Cecil County Council: Prayer, Politics, Politeness; Paging Dr. Phil?
The Cecil County Council could have used an intervention in Elkton Tuesdayâ€”perhaps by Dr. Phil rather than the Almightyâ€”when they argued about praying before meetings and how polite they should be to one another during meetings.
Ultimately, a 3-2 majority decided on a moment of silence rather than spoken prayers before meetings and by another 3-2 vote decreed that Councilors should refrain from personal attacks on each other during debates. But not before Councilor Diana Broomell (R-4) made personal attacks on Council President Robert Hodge (R-5), Councilor Joyce Bowlsbey (R-2) and County Executive Tari Moore.
Broomell also took offense when Councilor Alan McCarthy (R-1) referred to her as a â€ślady.â€ť
At issue is a handbook of policies and procedures for the new County Council, which the panel has been laboring over since shortly after the Council came into existence under Charter government last December. After multiple drafts and meetings to discuss the outlines, the Council was trying to put the finishing touches on the document.
Broomell had previously proposed inserting language to have Council members lead a spoken prayer to open the panelâ€™s formal evening legislative meetings, held twice a month. The Council debated the issue in detail a week ago [SEE Cecil Times report here: http://ceciltimes.com/2013/05/cecil-county-council-prayer-politics-and-websites/ ] so the outcome was not really in doubt and Tuesdayâ€™s debate was relatively brief.
Bowlsbey said, as she had previously, that she was concerned that a Councilorâ€™s prayer could be â€śused as a bully pulpitâ€ť from which to advance a memberâ€™s position on legislative issues. â€śIâ€™m very worried about us praying with a formal prayer.â€ť
â€śA moment of silence would be more than enough for me,â€ť said McCarthy.
â€śIâ€™m not interested,â€ť Hodge said, in having Council members â€śpray or preach to me or the audienceâ€ť at meetings. â€śI just donâ€™t want to hear it.â€ť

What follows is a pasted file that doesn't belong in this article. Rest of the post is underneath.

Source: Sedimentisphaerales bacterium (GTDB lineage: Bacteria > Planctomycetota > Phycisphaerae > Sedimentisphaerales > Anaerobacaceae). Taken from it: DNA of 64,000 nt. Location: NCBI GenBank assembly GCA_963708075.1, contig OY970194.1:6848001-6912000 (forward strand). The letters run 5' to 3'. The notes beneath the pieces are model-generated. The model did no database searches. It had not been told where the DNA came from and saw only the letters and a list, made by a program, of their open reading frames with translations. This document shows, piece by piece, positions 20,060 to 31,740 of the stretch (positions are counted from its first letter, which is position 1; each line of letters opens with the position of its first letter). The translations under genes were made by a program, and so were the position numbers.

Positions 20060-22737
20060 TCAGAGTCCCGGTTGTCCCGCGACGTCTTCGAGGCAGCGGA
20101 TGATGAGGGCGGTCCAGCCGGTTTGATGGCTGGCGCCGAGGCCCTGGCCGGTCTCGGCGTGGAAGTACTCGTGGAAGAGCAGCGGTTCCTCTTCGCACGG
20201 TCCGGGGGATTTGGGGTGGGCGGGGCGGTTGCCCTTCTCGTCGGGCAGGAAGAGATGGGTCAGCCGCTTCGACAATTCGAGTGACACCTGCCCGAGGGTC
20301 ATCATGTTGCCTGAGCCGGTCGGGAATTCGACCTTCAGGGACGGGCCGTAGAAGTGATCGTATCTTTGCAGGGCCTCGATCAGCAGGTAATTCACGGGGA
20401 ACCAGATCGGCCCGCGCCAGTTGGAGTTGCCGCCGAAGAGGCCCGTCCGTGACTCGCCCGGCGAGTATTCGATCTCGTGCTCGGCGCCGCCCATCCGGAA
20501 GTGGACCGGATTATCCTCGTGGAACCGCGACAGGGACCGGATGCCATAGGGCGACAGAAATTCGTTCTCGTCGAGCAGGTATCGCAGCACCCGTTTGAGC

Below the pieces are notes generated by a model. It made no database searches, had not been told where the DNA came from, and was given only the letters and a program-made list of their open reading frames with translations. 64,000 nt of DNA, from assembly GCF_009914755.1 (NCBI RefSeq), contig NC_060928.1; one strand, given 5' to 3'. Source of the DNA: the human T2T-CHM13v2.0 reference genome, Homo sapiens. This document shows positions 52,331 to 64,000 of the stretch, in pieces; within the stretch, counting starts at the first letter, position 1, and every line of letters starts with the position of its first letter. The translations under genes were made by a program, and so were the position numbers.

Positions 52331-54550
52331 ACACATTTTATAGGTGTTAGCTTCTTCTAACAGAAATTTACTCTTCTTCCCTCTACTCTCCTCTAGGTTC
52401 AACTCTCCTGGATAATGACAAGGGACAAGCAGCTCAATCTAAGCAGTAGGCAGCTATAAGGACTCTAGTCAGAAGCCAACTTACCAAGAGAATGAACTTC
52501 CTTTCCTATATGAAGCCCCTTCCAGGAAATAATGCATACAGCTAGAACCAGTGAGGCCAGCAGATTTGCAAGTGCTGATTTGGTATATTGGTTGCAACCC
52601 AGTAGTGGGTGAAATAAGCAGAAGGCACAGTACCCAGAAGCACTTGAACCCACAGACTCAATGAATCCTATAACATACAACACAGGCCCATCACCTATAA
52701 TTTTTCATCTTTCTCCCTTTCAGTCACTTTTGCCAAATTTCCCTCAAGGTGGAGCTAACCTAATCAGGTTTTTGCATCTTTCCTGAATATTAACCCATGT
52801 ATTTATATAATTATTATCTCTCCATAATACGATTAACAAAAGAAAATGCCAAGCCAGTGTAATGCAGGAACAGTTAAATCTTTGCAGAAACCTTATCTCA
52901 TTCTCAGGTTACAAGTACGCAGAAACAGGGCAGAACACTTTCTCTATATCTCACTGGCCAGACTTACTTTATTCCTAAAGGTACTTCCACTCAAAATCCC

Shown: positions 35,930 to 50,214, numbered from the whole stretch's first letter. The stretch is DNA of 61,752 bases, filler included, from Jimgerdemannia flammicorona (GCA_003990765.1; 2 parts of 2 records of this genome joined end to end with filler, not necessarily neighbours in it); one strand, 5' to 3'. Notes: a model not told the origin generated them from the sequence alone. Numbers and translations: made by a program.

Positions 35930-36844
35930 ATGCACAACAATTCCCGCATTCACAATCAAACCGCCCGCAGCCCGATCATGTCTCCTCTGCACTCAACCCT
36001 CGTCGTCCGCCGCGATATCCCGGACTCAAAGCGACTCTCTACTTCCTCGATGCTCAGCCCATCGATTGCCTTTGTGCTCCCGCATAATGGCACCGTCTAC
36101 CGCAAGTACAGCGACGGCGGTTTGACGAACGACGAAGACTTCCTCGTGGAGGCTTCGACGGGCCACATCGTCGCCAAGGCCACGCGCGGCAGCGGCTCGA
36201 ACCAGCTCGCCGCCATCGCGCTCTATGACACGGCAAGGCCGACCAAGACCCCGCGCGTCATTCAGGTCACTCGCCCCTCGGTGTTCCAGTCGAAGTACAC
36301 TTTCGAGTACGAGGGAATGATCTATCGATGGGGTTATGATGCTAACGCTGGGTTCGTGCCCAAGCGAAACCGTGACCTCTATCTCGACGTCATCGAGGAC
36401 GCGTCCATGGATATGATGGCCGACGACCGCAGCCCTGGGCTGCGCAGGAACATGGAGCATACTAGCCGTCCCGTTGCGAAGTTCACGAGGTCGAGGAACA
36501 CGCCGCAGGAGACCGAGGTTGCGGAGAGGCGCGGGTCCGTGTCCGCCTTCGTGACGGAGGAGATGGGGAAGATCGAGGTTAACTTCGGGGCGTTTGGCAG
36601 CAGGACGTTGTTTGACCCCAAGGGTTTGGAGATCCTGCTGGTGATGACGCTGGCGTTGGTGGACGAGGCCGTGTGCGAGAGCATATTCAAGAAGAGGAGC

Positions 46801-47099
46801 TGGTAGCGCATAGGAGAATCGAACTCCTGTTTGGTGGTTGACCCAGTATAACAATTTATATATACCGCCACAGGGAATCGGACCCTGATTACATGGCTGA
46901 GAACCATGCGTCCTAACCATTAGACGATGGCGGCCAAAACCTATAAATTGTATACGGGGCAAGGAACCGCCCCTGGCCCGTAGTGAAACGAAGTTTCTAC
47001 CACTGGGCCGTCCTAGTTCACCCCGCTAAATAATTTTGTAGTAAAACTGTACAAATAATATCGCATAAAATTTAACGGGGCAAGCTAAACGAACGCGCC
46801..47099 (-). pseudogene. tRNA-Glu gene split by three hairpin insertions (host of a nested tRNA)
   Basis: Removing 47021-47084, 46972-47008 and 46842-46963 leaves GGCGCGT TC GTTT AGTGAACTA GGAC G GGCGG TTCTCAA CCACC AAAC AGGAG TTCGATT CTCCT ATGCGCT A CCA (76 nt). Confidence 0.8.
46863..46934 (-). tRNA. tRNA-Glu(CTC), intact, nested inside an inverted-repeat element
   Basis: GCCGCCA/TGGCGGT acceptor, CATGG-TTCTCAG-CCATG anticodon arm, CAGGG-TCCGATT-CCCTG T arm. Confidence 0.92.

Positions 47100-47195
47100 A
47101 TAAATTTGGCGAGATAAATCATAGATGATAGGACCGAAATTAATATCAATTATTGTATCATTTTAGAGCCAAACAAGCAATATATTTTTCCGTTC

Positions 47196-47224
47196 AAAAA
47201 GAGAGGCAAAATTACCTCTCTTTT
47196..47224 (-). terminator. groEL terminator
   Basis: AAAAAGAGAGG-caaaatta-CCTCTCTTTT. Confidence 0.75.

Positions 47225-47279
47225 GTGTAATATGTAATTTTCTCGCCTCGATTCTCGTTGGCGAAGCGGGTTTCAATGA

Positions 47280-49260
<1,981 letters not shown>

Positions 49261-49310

â€śItâ€™s disappointing to me, that here is a great opportunity to interject something that is positive,â€ť said Broomell. â€śI believe in the power of prayer.â€ť
The Council then voted 3-2 to reject Broomellâ€™s prayer motion, with Hodge, McCarthy and Bowlsbey voting against and Broomell and Councilor Michael Dunn (R-3) voting for it. Then the Council voted 3-2 to allow a â€śmoment of silent prayerâ€ť before meetings, with the same alignmentâ€”Hodge, McCarthy and Bowlsbeyâ€”voting yes and Broomell and Dunn voting no.
More than a few moments of silence might have been in order when the Council then turned to proposed rules of â€śdecorumâ€ť for Council membersâ€™ behavior at meetings. Instead, the debate got rowdy as Broomell attacked Hodge with broad allegations accusing him of working to â€śconsolidate powerâ€ť on behalf of â€śspecial interestsâ€ť and she suggested there was a political conspiracy involving Hodge, Moore and Bowlsbey, aimed at silencing her objections on policy matters.
(During discussion of an unrelated issue earlier in the meeting, Broomell said, â€śIâ€™m a little paranoid.â€ť)
The Council considered a proposal to adopt â€śdecorumâ€ť rules that mirrored policies of the Caroline County Commissioners, providing that Council members â€śvalue the diverse perspectives of the members and will endeavor to keep debates focused and productive. They will not resort to personal attacks in the heat of disagreement.â€ť The members will also â€śnot speak disrespectfully or dismissively of each other.â€ť